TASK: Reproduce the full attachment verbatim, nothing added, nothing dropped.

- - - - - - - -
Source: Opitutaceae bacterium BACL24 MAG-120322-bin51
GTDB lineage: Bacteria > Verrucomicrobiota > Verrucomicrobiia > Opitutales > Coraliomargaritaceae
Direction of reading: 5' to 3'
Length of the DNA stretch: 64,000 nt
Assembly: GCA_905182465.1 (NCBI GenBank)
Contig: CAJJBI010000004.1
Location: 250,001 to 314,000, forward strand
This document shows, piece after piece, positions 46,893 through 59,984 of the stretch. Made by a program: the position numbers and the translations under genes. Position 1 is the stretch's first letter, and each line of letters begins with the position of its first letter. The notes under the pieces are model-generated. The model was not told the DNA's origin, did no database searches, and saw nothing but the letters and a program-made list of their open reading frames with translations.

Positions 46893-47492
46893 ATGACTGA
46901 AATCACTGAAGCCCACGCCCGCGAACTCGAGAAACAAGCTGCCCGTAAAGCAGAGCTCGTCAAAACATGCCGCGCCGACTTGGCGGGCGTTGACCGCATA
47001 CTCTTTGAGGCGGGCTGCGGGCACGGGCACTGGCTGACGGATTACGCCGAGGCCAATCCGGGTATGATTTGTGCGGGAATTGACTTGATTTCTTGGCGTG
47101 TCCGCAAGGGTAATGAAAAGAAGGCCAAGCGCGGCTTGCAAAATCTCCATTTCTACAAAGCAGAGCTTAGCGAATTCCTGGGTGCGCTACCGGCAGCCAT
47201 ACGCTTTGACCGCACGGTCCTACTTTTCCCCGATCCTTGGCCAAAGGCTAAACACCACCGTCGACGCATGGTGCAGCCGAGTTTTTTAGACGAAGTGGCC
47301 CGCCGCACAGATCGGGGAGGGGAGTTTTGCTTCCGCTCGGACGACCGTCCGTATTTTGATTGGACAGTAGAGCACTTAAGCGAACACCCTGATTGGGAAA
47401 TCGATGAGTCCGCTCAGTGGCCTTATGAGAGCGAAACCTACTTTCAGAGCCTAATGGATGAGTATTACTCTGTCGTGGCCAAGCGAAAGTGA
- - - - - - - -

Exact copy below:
Source: Opitutaceae bacterium BACL24 MAG-120322-bin51
GTDB lineage: Bacteria > Verrucomicrobiota > Verrucomicrobiia > Opitutales > Coraliomargaritaceae
Direction of reading: 5' to 3'
Length of the DNA stretch: 64,000 nt
Assembly: GCA_905182465.1 (NCBI GenBank)
Contig: CAJJBI010000004.1
Location: 250,001 to 314,000, forward strand
This document shows, piece after piece, positions 46,893 through 59,984 of the stretch. Made by a program: the position numbers and the translations under genes. Position 1 is the stretch's first letter, and each line of letters begins with the position of its first letter. The notes under the pieces are model-generated. The model was not told the DNA's origin, did no database searches, and saw nothing but the letters and a program-made list of their open reading frames with translations.

Positions 46893-47492
46893 ATGACTGA
46901 AATCACTGAAGCCCACGCCCGCGAACTCGAGAAACAAGCTGCCCGTAAAGCAGAGCTCGTCAAAACATGCCGCGCCGACTTGGCGGGCGTTGACCGCATA
47001 CTCTTTGAGGCGGGCTGCGGGCACGGGCACTGGCTGACGGATTACGCCGAGGCCAATCCGGGTATGATTTGTGCGGGAATTGACTTGATTTCTTGGCGTG
47101 TCCGCAAGGGTAATGAAAAGAAGGCCAAGCGCGGCTTGCAAAATCTCCATTTCTACAAAGCAGAGCTTAGCGAATTCCTGGGTGCGCTACCGGCAGCCAT
47201 ACGCTTTGACCGCACGGTCCTACTTTTCCCCGATCCTTGGCCAAAGGCTAAACACCACCGTCGACGCATGGTGCAGCCGAGTTTTTTAGACGAAGTGGCC
47301 CGCCGCACAGATCGGGGAGGGGAGTTTTGCTTCCGCTCGGACGACCGTCCGTATTTTGATTGGACAGTAGAGCACTTAAGCGAACACCCTGATTGGGAAA
47401 TCGATGAGTCCGCTCAGTGGCCTTATGAGAGCGAAACCTACTTTCAGAGCCTAATGGATGAGTATTACTCTGTCGTGGCCAAGCGAAAGTGA